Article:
Trading bankrupt stocks on the OTC Markets is not for the faint of heart. Once a stock gets the Q symbol, institutions dump their shares and run for cover. However, this does create an opportunity for astute OTC traders who have seen this play out time and time again. The latest example is Sears Holdings Corp (OTCMKTS:SHLDQ).
The fate for Sears common shareholders rests in the hands of Sears Chairman Eddie Lampert. There are pros and cons here. On the pro side is that Eddie Lampert does know where all the bodies are buried. He has been involved with Sears since 2005 when he merged Kmart and Sears. He has the money and the self-interest to save Sears as the company’s largest shareholder. It’s in his best interest to work out a deal and maintain control.
Lampert has offered two options to try to keep the company afloat, a $4.4 billion plan that would save 425 locations and a less-ambitious proposal that would keep at least 250 of the little under 700 it had when it filed for bankruptcy in October. The primary bid would also save all of Sears’ business units, according to an outline of the plan filed with the Securities and Exchange Commission on Wednesday. Lampert’s smaller bid would buy a few other pieces of Sears. The rest of the company would likely be liquidated.
Holders of SHLDQ need to remember that common stock is unsecured. Both bids for Sears are less than its $5.33 billion enterprise value (debt minus cash). Secured credit holders have a seat at the table first, followed by vendors and suppliers. Common shareholders are last.
No matter what, the saga will continue via litigation. The good news is that in litigation there needs to be someone with deep pockets to go after. In this case, it’s Eddie Lampert who has driven Sears into the ground and ruined shareholders all while he has self-dealed and according to reports has actually made money investing in Sears. According to USA Today,
A committee organized to represent the retailer’s unsecured creditors in court accused Lampert and his hedge fund ESL Investments of potentially structuring deals to gain an unfair edge as the company declined. They “may have exercised undue influence to siphon value away from the Company on favorable terms,” the creditor’s group said in a court filing. The group also said Lampert may have leveraged his “insider status to obtain an ever-increasing percentage” of Sears debt, allowing him to “obtain beneficial positions” in the retailer’s Chapter 11 bankruptcy.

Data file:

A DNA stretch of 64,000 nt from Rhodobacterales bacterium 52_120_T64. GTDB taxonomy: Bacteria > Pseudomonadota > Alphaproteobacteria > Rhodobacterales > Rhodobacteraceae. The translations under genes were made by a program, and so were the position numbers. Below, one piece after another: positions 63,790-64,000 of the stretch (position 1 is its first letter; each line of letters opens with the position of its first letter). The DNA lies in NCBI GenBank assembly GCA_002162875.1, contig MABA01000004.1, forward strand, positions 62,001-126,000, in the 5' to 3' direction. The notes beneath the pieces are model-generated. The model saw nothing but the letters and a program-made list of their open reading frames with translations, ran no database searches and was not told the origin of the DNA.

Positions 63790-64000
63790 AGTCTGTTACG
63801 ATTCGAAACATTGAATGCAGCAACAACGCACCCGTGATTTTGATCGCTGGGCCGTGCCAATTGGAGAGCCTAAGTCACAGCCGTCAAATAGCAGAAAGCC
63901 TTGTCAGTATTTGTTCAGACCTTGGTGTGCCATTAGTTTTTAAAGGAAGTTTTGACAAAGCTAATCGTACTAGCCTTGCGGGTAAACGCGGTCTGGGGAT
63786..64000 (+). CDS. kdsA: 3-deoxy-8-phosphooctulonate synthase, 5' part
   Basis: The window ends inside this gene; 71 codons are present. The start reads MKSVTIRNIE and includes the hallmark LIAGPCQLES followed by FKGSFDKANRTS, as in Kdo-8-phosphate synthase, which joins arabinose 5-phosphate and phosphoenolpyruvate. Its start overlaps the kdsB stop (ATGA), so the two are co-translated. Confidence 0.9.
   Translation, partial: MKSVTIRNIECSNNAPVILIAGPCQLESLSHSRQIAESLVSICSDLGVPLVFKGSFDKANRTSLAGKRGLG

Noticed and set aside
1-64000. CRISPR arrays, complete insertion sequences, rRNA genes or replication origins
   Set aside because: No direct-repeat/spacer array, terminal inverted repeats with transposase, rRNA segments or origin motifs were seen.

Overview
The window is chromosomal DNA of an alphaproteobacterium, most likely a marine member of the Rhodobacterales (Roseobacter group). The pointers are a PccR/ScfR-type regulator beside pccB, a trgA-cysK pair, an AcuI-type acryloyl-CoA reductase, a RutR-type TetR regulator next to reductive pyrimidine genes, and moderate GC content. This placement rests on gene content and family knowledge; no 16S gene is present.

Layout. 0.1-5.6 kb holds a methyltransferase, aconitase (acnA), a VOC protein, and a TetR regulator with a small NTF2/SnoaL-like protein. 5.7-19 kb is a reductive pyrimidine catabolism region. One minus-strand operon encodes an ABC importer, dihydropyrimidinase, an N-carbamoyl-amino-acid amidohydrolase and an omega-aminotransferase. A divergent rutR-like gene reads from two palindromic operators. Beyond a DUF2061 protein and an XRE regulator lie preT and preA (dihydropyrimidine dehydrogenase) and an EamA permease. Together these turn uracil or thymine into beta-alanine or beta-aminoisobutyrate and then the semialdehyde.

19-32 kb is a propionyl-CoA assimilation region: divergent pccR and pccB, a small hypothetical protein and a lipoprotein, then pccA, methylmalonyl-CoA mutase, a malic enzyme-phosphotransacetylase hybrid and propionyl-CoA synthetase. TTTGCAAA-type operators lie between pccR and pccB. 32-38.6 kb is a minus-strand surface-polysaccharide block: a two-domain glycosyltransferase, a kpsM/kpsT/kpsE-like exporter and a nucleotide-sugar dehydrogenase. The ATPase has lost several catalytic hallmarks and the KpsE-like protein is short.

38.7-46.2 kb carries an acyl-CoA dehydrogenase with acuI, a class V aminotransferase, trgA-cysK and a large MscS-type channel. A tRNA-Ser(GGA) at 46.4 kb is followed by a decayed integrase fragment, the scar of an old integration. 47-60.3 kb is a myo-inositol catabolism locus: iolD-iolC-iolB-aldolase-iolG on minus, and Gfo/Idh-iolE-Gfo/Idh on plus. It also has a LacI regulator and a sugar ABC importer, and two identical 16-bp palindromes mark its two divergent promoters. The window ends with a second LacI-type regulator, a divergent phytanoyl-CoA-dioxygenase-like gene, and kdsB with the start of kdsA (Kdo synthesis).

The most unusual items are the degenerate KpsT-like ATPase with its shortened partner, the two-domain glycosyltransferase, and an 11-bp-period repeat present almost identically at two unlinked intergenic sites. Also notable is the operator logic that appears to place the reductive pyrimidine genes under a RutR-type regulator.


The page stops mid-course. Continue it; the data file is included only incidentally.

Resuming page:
According to the NY Post, the latest offers from Lampert represent the first time he has made a financial offer to avoid costly litigation.
The bids represent the first time Lampert put a price tag on what he’s willing to pay — $35 million — in exchange for not being sued. All of the offers are contingent on ESL being released from any liabilities related to transactions that occurred prior to the October 2018 bankruptcy filing.
Currently trading with a market cap of $53 million (109 million shares outstanding), is a potential lotto ticket on the OTC Markets. Traders need to keep in mind that all is highly speculative right now. The best result we envision is a settlement with Lampert. He has already offered $35 million (his starting bid) and it will most likely cost him $100 million. If that’s the case, SHLDQ holders are looking at $1 a share.
However, we must urge caution. Sears has over $5 billion in debts. There is a lot of misinformation on the iHub message boards like the following post.
Sears is not worth $41 per share. It has debt. The bankruptcy court and subsequent litigation will decide the fate of SHLDQ holders. For now, we stress extreme caution and to play the momentum. SHLDQ is perfect for day traders and for those willing to gamble. Sears might just pay off.
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Disclosure: We have no position in SHLDQ and have not been compensated for this article.
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